DP: I read that your book, TWILIGHT PATH, is nearly complete and ready for publication. How many rounds of revision did you go through? What was your process? How do you know you’re nearly done? 

CFK: Not nearly, it is completed, but only to the best of my ability. I think what got me was the numerous rejection slips I received from romance publishers. I write for the thinking person. I don’t do wilting heroine on hunk’s arm. I doubt I could give an accurate estimate of how many edits, but I would not be lying if I said at least 150 of my own. So I’m anal, shoot me. =) My process starts with the story in my head, clamoring with a thousand others to be heard. The one that screams loudest gets first shot. First chapters are my thing. It’s like the first time you make love; it has to be good because that defines your love life (story) for the rest of your life (story.) As I go, I have a separate file called a story outline. This has all the details about various characters—eye color, hair, fears, habits, twitches, aspirations etc. It isn’t good to have blue eyes in one place then brown eyes. I guess I will never be done editing; there is always the lure of a better way to say something.

“Writing a book is an adventure. To begin with, it is a toy and an amusement; then it becomes a mistress, and then it becomes a master, and then a tyrant. The last phase is that just as you are about to be reconciled to your servitude, you kill the monster, and fling him out to the public.” ~Winston Churchill

DP: What kind of books do you edit versus what you write? What do you find appealing about them from the different roles?

CFK: I have edited anything from hard-core porn, romance, Christian inspirational works through to paranormal and some that have no specific genre. I write mystery/thrillers with strong elements of romance. I also write YA fantasy and kids’ books with illustrations. I guess I wear two hats, an editor hat and a writer hat. The editor hat puts aside self. I have no views or opinions that I am permitted to express, concerning the author’s views and opinions. My job is simply to help them grow as writers, be it porn of spiritual. In my own writing, I wear both hats and I sometimes hate my editor hat.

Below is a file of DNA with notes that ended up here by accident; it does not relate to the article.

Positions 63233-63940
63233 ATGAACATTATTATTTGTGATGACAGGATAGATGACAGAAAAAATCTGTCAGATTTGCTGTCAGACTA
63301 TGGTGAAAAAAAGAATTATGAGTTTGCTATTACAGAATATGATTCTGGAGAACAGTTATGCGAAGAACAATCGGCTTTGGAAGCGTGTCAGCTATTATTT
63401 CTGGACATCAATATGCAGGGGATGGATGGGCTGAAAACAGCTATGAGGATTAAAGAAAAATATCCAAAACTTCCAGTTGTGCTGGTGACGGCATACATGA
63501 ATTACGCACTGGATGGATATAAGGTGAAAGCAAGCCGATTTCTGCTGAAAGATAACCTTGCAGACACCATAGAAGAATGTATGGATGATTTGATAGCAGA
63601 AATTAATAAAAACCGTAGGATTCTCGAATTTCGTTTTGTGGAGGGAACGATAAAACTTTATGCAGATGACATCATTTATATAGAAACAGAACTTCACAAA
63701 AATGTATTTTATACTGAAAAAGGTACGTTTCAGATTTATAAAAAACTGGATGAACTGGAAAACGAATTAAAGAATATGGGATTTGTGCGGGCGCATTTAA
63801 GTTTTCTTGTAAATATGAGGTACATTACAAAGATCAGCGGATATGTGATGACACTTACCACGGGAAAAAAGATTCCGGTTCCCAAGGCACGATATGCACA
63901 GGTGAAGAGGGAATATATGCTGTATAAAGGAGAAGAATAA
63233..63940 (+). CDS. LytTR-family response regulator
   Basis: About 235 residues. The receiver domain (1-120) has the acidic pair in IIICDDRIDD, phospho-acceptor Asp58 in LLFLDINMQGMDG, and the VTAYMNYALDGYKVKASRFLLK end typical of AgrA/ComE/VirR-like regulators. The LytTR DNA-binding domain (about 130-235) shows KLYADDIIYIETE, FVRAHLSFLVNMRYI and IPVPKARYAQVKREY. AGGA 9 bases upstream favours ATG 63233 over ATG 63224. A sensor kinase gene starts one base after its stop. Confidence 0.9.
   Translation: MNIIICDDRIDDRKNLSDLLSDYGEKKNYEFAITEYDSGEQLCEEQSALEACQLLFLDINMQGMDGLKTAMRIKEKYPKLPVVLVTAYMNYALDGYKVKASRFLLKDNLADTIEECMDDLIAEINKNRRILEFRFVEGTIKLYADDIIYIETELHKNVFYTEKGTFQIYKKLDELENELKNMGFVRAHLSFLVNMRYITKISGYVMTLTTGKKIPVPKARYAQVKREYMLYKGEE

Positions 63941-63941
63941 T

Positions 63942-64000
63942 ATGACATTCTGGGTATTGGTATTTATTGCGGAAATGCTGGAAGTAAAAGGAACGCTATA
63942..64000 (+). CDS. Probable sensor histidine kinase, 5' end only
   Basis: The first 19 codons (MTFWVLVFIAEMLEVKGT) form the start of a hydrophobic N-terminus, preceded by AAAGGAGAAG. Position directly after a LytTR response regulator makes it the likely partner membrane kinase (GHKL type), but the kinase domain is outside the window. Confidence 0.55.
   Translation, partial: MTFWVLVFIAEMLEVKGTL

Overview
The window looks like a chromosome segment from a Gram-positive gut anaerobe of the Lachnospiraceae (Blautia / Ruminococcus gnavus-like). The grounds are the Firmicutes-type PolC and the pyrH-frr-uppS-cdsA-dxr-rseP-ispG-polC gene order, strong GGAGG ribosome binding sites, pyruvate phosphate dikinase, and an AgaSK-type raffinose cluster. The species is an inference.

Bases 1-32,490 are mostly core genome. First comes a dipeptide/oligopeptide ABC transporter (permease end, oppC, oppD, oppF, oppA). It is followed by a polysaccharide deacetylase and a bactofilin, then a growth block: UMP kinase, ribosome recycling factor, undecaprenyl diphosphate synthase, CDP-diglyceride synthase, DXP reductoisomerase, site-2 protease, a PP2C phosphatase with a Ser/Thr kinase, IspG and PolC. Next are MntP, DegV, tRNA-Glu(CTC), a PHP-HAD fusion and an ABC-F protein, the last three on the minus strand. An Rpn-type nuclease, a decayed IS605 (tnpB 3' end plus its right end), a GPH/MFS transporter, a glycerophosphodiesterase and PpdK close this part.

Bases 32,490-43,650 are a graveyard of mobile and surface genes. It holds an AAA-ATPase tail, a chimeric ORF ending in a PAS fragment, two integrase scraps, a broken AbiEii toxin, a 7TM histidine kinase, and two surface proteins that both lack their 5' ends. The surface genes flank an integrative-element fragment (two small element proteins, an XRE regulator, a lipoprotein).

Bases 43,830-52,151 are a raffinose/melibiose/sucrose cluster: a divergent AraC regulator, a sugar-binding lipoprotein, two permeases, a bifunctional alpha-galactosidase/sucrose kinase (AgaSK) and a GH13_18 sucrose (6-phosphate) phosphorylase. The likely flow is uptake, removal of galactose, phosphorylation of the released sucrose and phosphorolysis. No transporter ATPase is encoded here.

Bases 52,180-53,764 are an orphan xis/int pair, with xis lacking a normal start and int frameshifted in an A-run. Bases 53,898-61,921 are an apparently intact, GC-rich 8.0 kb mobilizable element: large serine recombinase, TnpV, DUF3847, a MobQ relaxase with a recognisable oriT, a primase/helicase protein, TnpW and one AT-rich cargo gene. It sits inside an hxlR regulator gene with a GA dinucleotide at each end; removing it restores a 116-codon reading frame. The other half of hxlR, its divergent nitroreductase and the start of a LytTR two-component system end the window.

The editing appeals because I can help someone improve, if they are willing to learn. Some aren’t. My writing satisfies a deep, abiding compulsion within me to write—I can’t help myself—I need to write everyday like a junky needs a fix.

DP: What inspires you to write? Do you have a muse, if you will?

CFK: I believe God gives us gifts and those gifts become a compulsion if we let them, I let them. The stories that keep me awake at night won’t go away until I put them on paper, then they grow and consume me. Do I have a muse? A muse, by definition is spiritual, really. So if God likes Shakespeare and those of his ilk, then there is my multidimensional muse—there are ten, mythically speaking, aren’t there?

DP: For our final question, let’s talk about something other than writing. We’d love to hear a random fun fact about you!

CFK: I’m not random, so obviously, I don’t get the question, but here is what my one granddaughter and kids thinks is fun about me, if that counts:

I am into technology and play computer games, so that makes me fun.

Eldest daughter: Editing with me makes me fun.

Son: Woodworking and cooking with me, experimenting with different dishes, makes me fun.

Youngest daughter: I play computer games.

Is that random enough? =)

Share Button

Working with a Writing Partner/Team

Posted by December 7th, 2011

Book Country Twitter Chat (December 1, 2011)

Bestselling husband-and-wife team Ilona Andrews and editor Anne Sowards discuss the challenges of writing with a partner

twitter_newbird_boxed_blueonwhite

 Collaborating can be an amazing experience: you can take a project in directions you never conceived of before, you can get multiple perspectives to make a piece more relatable and realistic, you can divvy up tasks to focus your strengths, and so much more. But it can also be very difficult to work so closely with someone else in such a creative, traditionally solitary process. You won’t always see things the same way or have the same ideas of where a story should go. You might even have vastly different opinions on character motivation, for example. There are many areas where conflict could arise.


With this in mind, we decided to bring in one of the most successful writing duos today–Ilona Andrews (@Ilona_Andrews)–and Ilona’s editor–Anne Sowards (@AnneSowards)–to talk about their experiences.